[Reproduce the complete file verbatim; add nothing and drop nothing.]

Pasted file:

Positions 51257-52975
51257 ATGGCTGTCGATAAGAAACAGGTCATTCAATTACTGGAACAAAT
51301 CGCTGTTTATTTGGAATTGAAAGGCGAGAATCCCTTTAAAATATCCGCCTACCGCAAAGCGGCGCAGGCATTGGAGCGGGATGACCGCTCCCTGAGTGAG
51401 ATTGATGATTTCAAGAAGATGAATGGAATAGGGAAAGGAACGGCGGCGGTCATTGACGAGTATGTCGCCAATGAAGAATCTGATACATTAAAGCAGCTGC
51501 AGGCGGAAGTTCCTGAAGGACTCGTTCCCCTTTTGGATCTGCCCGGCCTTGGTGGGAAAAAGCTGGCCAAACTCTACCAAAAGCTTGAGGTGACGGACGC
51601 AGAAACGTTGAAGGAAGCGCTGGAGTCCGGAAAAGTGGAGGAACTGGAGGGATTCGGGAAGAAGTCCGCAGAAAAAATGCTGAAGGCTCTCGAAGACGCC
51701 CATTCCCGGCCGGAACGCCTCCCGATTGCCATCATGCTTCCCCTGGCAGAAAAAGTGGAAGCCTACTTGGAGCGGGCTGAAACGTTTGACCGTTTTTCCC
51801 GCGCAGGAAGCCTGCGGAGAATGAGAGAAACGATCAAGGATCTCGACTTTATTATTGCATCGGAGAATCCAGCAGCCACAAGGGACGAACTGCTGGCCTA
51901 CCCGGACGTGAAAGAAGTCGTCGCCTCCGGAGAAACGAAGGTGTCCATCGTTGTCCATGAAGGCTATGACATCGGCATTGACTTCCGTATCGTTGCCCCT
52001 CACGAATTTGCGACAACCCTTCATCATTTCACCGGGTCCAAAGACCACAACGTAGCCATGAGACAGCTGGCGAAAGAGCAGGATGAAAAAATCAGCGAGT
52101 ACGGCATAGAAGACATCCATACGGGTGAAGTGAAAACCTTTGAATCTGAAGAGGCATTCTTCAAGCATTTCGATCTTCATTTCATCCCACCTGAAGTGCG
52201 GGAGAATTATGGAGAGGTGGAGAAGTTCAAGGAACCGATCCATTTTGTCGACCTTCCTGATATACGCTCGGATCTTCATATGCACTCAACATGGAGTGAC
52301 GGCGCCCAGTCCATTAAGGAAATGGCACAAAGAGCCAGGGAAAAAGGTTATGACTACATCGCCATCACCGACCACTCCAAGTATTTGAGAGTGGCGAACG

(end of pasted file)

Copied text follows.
Positions 51257-52975
51257 ATGGCTGTCGATAAGAAACAGGTCATTCAATTACTGGAACAAAT
51301 CGCTGTTTATTTGGAATTGAAAGGCGAGAATCCCTTTAAAATATCCGCCTACCGCAAAGCGGCGCAGGCATTGGAGCGGGATGACCGCTCCCTGAGTGAG
51401 ATTGATGATTTCAAGAAGATGAATGGAATAGGGAAAGGAACGGCGGCGGTCATTGACGAGTATGTCGCCAATGAAGAATCTGATACATTAAAGCAGCTGC
51501 AGGCGGAAGTTCCTGAAGGACTCGTTCCCCTTTTGGATCTGCCCGGCCTTGGTGGGAAAAAGCTGGCCAAACTCTACCAAAAGCTTGAGGTGACGGACGC
51601 AGAAACGTTGAAGGAAGCGCTGGAGTCCGGAAAAGTGGAGGAACTGGAGGGATTCGGGAAGAAGTCCGCAGAAAAAATGCTGAAGGCTCTCGAAGACGCC
51701 CATTCCCGGCCGGAACGCCTCCCGATTGCCATCATGCTTCCCCTGGCAGAAAAAGTGGAAGCCTACTTGGAGCGGGCTGAAACGTTTGACCGTTTTTCCC
51801 GCGCAGGAAGCCTGCGGAGAATGAGAGAAACGATCAAGGATCTCGACTTTATTATTGCATCGGAGAATCCAGCAGCCACAAGGGACGAACTGCTGGCCTA
51901 CCCGGACGTGAAAGAAGTCGTCGCCTCCGGAGAAACGAAGGTGTCCATCGTTGTCCATGAAGGCTATGACATCGGCATTGACTTCCGTATCGTTGCCCCT
52001 CACGAATTTGCGACAACCCTTCATCATTTCACCGGGTCCAAAGACCACAACGTAGCCATGAGACAGCTGGCGAAAGAGCAGGATGAAAAAATCAGCGAGT
52101 ACGGCATAGAAGACATCCATACGGGTGAAGTGAAAACCTTTGAATCTGAAGAGGCATTCTTCAAGCATTTCGATCTTCATTTCATCCCACCTGAAGTGCG
52201 GGAGAATTATGGAGAGGTGGAGAAGTTCAAGGAACCGATCCATTTTGTCGACCTTCCTGATATACGCTCGGATCTTCATATGCACTCAACATGGAGTGAC
52301 GGCGCCCAGTCCATTAAGGAAATGGCACAAAGAGCCAGGGAAAAAGGTTATGACTACATCGCCATCACCGACCACTCCAAGTATTTGAGAGTGGCGAACG